What were some things that I liked about Shining Force, since the start up screen clearly bugged me? I liked the way that the plot of the game was presented in chapters, as already mentioned, but I really liked the minimal amount of grinding that is required in order to advance in the game. Unlike a lot of JRPG style games (e.g. Final Fantasy, Dragon Warrior/Quest, Phantasy Star), you are not obligated to defeat enemy after enemy in order to slowly level your characters up. Sure, Shining Force does incorporate the leveling up system in which your characters start weak and through experience in battle, gain EXP, thus gaining strength, magic powers, hit point increases, etc. Rarely did I feel like I was grossly under-powered simply by playing the game straight through. Only near the end of the game did I need to repeat battles with the sole purpose of gaining experience points and to level up my characters. Since you can never go back to a previous chapter once you’ve passed it, the only way you can grind is by beginning a battle, beating a number of enemies in that battle, then using Max’s magic spell of “egress” to exit out of that battle and start it all over again. Tedious? Sure. Infrequently necessary? Absolutely.

sf1shot61
Mae ended up being a superstar for me with her ability to attack up close or from afar, depending on her weapon. You acquire Mae early in the game, which helps in developing her into a formidable ally for later.

What else did I like? I really liked the variety of and amount of characters (centaurs, birdmen, dragons, Valkyries, mages, monks, etc. etc.) you could incorporate into your party. You can use up to 12 characters in battle, but you will find many, many more than that throughout the course of the game. Some characters are mandatory and will enter your party simply by advancing through the A-plot. Others are optional and if you don’t talk to the right person or perform the right series of tasks in the B-plots, you will not have access to those characters. Once a character is missed, you cannot return to a previous chapter to retrieve him or her. This may be considered a negative to some, but for me, once I realized that so many characters you meet will rarely get used anyway, it didn’t bother me. What this ends up doing is increasing the replayability of Shining Force tremendously. With the exception of Max, no other character MUST be a part of your party as the game progresses, so you have the ability to promote and level up whomever you desire. If you choose to play the game more than once, a rarity in RPG-land, it allows you to play it in an entirely new way, using new characters and thus, new strategies.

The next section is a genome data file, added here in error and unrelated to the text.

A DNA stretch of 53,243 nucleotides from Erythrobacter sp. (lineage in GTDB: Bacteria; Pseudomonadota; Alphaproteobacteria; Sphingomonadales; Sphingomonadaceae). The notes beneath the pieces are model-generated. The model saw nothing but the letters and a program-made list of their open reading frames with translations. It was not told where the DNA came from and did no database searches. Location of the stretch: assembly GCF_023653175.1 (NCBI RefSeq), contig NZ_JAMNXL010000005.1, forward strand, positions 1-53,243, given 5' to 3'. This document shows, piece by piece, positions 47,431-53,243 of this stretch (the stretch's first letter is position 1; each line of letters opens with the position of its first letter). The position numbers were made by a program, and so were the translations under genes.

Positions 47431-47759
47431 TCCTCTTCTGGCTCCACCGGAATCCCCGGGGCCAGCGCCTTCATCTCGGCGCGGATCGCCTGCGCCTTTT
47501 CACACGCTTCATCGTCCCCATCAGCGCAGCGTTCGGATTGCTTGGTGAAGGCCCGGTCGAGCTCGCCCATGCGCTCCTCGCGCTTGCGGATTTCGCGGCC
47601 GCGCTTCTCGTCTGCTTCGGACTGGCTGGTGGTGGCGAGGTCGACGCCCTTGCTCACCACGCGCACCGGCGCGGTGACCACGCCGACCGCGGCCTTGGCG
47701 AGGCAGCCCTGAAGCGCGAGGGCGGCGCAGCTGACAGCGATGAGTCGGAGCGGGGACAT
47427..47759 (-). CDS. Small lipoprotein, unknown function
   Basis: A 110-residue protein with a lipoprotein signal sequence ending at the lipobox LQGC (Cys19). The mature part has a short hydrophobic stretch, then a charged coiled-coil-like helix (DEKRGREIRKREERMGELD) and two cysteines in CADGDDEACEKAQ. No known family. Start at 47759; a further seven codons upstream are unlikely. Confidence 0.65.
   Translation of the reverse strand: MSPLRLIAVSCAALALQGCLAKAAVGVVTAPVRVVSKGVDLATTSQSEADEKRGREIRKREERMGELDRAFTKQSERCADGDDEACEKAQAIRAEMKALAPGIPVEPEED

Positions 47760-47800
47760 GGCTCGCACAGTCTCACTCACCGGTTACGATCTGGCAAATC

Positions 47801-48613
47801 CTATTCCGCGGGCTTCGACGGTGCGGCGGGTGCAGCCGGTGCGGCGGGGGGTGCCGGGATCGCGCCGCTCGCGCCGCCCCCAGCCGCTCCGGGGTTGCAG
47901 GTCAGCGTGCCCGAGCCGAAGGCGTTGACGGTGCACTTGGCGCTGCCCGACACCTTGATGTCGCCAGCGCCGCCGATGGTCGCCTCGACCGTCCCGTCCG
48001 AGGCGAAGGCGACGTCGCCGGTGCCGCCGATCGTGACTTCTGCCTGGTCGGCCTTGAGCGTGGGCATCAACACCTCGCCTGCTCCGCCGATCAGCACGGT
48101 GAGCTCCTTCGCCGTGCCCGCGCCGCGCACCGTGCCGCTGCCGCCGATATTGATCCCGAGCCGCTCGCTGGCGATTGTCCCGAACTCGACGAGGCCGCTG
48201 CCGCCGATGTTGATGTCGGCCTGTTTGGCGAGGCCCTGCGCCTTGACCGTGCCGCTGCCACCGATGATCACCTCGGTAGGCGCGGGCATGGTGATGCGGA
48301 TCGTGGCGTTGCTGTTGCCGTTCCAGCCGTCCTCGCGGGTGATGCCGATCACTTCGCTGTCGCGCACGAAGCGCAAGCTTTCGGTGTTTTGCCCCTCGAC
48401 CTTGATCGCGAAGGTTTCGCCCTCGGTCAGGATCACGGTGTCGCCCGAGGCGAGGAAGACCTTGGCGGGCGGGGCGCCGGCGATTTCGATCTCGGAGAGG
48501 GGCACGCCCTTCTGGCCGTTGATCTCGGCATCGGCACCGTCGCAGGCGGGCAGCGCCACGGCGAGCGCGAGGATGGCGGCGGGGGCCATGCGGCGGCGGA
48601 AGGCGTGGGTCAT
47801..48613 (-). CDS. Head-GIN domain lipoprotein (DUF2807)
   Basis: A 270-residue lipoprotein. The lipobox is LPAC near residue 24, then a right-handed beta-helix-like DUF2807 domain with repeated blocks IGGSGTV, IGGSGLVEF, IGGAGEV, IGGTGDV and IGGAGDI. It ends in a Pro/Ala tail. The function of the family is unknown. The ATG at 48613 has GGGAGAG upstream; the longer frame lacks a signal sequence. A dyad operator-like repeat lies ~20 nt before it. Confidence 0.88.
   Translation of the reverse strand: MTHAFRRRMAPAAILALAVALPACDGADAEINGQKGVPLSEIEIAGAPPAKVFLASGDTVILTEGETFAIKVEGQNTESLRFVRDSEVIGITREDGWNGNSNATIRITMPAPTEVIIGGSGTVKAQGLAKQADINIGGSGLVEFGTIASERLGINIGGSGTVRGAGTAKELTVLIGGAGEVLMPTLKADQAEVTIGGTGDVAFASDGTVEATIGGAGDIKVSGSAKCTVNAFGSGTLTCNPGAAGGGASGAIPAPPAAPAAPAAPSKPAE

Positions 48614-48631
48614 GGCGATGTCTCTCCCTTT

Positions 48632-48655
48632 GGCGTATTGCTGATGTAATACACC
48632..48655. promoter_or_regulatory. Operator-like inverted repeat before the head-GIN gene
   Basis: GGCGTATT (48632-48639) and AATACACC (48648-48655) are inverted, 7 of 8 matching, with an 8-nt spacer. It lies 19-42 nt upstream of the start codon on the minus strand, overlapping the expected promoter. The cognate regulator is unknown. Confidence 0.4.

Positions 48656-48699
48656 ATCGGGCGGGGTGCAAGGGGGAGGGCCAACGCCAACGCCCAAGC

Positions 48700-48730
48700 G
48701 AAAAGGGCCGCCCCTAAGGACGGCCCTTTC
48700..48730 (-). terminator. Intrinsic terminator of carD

As a result of this gameplay quirk, I did not pick up one of the best characters in the game. Zylo, a wolf-man character, is one of the inherently strongest characters who ultimately becomes a figurative beast in battle throughout the game. Some characters start weak and can end up very powerful if given the chance. Some characters start weak and are never able to strengthen themselves to become valuable members of the team, no matter how hard you try to improve them. Other characters start out strong and end up being key strategic members in defeating enemies later in the game and ultimately part of the final battle. Zylo is one of these characters, but I never found him! Did that mean I couldn’t finish the game? Absolutely not. I might have had an easier time with Zylo on my side, but it ultimately made no difference in terms of the outcome.

1At the end of the day, it’s the battle scenes that make Shining Force a tactical strategy RPG. Instead of walking around and then blindly being hit by an enemy, thrusting you into combat, in Shining Force, battle moments are predetermined. Once you begin each battle, your entire team is presented before you while your enemies are also laid out on the screen along with yours. Think of it like a chess board, where you must strategically move your characters during your turns and the enemies will do the same during theirs.

Some characters will be faster than others on normal terrain, while some characters can fly over rough terrain or water, allowing them a different angle for attack. Some characters can attack from a distance, while others must be directly touching an enemy in order to engage in battle. Some characters strengths are magic powers, some are healers with very little offense or defensive abilities. Others have a little of this and a little of that in terms of abilities and some aren’t very useful for anything and will quickly get lost in the shuffle. That’s what makes Shining Force, Shining Force.

shiningforcecombatscreen
I could never really get into using the birdmen. They seemed useful until I realized how weak their attacks were.